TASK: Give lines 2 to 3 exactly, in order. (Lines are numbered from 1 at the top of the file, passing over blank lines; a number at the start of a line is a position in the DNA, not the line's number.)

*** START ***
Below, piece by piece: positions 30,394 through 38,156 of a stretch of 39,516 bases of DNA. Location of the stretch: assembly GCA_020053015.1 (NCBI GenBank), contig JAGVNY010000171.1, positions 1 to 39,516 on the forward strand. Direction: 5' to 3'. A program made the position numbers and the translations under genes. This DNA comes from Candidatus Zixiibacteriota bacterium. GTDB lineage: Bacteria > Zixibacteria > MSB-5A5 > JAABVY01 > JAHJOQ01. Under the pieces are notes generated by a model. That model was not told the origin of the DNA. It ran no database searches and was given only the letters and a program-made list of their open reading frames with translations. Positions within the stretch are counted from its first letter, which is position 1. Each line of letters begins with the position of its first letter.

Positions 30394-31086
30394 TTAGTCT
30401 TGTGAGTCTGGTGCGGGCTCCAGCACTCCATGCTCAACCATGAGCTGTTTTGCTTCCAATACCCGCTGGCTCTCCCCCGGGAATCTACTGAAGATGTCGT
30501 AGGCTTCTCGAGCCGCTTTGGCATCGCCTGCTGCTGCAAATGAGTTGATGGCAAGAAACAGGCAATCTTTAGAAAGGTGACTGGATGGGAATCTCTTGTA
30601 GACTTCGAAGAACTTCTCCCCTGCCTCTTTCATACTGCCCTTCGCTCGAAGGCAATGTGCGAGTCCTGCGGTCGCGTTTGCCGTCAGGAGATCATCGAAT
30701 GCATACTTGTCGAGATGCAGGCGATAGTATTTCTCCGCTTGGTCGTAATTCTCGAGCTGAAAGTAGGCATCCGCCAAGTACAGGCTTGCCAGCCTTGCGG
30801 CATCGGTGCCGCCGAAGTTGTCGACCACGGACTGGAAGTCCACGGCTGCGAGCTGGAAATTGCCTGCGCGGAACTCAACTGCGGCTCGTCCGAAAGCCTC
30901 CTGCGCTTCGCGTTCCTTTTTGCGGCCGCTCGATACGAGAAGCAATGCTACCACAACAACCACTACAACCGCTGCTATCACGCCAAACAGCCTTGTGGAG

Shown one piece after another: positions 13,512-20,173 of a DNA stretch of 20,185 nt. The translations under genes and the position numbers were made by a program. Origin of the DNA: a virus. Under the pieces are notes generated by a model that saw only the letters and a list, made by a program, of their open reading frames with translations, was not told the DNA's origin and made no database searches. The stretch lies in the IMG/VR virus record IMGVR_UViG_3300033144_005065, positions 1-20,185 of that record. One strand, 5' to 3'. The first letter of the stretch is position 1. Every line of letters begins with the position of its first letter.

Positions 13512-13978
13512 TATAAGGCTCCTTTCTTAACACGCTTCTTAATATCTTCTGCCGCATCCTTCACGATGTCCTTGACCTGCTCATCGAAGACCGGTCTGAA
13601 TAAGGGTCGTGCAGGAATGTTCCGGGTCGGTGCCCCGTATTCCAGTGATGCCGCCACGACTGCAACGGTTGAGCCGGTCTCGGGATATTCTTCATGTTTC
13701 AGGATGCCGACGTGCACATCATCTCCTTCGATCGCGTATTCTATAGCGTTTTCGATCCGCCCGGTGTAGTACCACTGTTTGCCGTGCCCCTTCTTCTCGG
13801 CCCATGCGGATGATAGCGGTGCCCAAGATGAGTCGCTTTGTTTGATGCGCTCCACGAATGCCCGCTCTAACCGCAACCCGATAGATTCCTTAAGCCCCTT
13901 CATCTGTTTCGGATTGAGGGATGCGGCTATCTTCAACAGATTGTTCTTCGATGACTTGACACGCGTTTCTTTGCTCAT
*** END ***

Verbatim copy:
Positions 30394-31086
30394 TTAGTCT